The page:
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Daniel Wigner at Valley Forge

Excerpt by Ethel Nielsen

Supplying Troops at Valley Forge

      Daniel Wigner, born July 3l, 1755-1840, served under George Washington at Valley Forge during the winter of 1777. Daniel drove a team from the head of Elk to Valley Forge as well as into the back country and back again to Valley Forge.

      It was difficult to recruit wagnoneers. Pennsylvania farmers often hid their horses and wagons rather than contract with the Army. Continental money was nearly worthless and roads were rutted quagmires. Temperatures were mostly in the 20ís and 30ís with 13 days of rain or snow during the first six weeks.

      It was normal for 18th Century armies to cease combat during the coldest months and take up "winter quarters." Valley Forge, 25 miles from Philadelphia, was a good choice since it was located on a high plateau. Clothing and feeding the troops was a challenge and transportation was the major stumbling block. The supplies were out there but getting them to Valley Forge seemed impossible.

      America's first true military hospital was built at Yellow Springs about 10 miles west of the Encampment. About 300 sick men were accommodated in the large three-story wood structure. It is not known just how many became seriously ill during the Encampment nor how many died. Even in the mild weather of late spring, the medical department informed General Washington that 1,000 men were too ill for combat. It is estimated the number who died at camp or in hospitals to be as high as 3,000.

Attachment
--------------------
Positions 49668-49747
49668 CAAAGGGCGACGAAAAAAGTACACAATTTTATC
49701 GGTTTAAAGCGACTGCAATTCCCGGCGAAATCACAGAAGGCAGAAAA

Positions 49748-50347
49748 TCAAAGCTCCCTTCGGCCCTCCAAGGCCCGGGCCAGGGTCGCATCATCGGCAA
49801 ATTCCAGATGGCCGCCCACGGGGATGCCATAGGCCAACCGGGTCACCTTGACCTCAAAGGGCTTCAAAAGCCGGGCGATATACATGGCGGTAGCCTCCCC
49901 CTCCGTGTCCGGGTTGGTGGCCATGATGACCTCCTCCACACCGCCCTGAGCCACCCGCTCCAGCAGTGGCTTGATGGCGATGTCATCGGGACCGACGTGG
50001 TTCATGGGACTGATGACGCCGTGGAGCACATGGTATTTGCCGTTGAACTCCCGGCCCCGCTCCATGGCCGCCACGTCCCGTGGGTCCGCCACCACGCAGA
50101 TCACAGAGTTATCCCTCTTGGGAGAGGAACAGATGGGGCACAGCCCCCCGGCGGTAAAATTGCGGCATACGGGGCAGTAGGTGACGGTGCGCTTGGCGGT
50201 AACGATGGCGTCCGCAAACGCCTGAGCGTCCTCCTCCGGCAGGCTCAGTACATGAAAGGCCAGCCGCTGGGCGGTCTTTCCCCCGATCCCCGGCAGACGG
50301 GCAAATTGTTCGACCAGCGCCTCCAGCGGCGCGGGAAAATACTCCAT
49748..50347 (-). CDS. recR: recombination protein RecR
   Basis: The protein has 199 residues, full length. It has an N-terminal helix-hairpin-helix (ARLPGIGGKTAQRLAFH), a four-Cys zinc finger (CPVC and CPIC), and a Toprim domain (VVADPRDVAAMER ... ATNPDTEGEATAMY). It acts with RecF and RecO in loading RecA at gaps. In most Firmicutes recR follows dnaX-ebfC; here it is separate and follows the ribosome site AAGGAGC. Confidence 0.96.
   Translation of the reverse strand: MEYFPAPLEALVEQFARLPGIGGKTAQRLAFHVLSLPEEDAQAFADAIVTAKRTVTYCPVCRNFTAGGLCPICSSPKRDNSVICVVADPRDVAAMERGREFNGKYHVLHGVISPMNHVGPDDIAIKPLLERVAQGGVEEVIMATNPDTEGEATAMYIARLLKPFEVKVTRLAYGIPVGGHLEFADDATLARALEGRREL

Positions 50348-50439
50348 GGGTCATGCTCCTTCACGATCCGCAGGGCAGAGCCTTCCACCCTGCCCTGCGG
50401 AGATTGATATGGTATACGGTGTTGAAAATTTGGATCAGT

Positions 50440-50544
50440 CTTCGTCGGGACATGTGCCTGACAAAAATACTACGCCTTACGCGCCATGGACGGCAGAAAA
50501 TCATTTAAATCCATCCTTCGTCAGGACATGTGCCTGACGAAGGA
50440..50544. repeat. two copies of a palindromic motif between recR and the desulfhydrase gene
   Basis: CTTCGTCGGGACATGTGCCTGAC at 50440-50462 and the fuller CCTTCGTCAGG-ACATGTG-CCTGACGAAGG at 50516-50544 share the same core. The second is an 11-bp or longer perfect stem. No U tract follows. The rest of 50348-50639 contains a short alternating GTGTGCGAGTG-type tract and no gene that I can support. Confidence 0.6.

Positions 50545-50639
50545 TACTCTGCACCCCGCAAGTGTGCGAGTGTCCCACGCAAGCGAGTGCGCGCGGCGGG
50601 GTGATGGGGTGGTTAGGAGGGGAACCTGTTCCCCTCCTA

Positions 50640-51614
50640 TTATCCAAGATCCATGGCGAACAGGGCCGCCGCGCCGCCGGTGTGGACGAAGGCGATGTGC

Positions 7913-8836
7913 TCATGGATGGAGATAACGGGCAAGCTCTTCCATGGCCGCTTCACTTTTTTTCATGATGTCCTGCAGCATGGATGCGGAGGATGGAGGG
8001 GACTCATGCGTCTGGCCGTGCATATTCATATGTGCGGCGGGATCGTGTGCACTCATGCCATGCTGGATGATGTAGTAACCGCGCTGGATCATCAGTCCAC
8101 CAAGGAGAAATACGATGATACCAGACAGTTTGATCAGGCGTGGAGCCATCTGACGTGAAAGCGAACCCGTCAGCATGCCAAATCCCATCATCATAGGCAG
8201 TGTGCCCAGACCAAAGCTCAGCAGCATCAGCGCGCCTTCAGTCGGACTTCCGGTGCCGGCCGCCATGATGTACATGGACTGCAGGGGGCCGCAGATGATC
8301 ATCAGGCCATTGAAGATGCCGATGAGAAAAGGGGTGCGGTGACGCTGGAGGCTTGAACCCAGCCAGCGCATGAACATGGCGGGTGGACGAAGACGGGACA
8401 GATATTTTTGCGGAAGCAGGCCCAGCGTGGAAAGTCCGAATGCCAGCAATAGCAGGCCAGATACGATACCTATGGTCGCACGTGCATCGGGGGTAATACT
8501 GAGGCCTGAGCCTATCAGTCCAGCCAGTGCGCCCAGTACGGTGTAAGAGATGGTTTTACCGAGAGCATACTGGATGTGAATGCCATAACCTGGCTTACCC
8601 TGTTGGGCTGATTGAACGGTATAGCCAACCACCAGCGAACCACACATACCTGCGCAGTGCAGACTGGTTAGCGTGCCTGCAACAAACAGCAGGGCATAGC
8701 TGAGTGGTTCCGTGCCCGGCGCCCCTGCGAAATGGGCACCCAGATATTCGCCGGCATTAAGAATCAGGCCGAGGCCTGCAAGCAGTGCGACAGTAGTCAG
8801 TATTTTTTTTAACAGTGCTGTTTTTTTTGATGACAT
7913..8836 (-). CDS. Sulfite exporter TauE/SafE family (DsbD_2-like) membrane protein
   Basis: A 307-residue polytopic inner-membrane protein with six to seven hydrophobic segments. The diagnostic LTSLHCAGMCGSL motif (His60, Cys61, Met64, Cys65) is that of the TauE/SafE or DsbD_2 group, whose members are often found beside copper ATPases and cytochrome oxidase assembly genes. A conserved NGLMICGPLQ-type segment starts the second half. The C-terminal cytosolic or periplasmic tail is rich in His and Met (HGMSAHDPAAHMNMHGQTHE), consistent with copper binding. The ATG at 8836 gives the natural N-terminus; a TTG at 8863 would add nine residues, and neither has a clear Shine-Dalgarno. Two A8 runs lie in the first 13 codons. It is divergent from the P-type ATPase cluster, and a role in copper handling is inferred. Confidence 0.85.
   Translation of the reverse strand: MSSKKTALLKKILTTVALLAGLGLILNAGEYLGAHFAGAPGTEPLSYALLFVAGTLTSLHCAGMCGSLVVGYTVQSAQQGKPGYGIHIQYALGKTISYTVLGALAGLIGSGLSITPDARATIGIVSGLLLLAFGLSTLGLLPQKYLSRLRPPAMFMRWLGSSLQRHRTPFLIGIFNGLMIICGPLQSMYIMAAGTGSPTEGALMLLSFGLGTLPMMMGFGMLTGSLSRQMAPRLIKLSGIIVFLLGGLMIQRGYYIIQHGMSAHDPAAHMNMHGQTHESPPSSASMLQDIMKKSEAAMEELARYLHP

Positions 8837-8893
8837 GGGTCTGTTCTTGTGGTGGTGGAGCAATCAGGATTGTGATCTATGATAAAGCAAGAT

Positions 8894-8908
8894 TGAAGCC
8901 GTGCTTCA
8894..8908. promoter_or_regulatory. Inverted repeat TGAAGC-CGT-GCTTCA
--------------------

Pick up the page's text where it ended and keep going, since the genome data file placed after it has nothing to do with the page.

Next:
Daniel served for 12 months at Valley Forge and was dismissed by Nickolar Weaver who was Captain over the Waggons. Daniel also served in the Militia where he marched to the Delaware River under General Potter. He served again in 1781 and a record of his service can be found in his application for pension made after the Congress Act of June 7, 1832.

       Daniel and his father, Captain Christopher, served in the PA Militia while living in Springfield TWP Bucks County. Daniel married and stayed on there until about 1799 when Daniel and Elizabeth with six of their children moved to a farm (Wigner Run) in Harrison County, above Smithville, now West Va.. The 1790 Census shows Daniel still in Bucks County, Series M637, Roll 8, page 280.

      About 1816, Daniel moved his family to a farm near a bend in Raccoon Creek in Green TWP, Gallia County, Ohio, where it is believed they are buried in unmarked graves in the Mulbert Cemetery. This cemetery is not far from Raccoon Creek (Wigner Bend ). Daniels Will is found on page 381, Vol. D. in the courthouse Gallia County, Ohio.

       [1]The above description of Valley Forge was taken from Vol. 31, #3/4 Valley Forge Newsletter, 2007.

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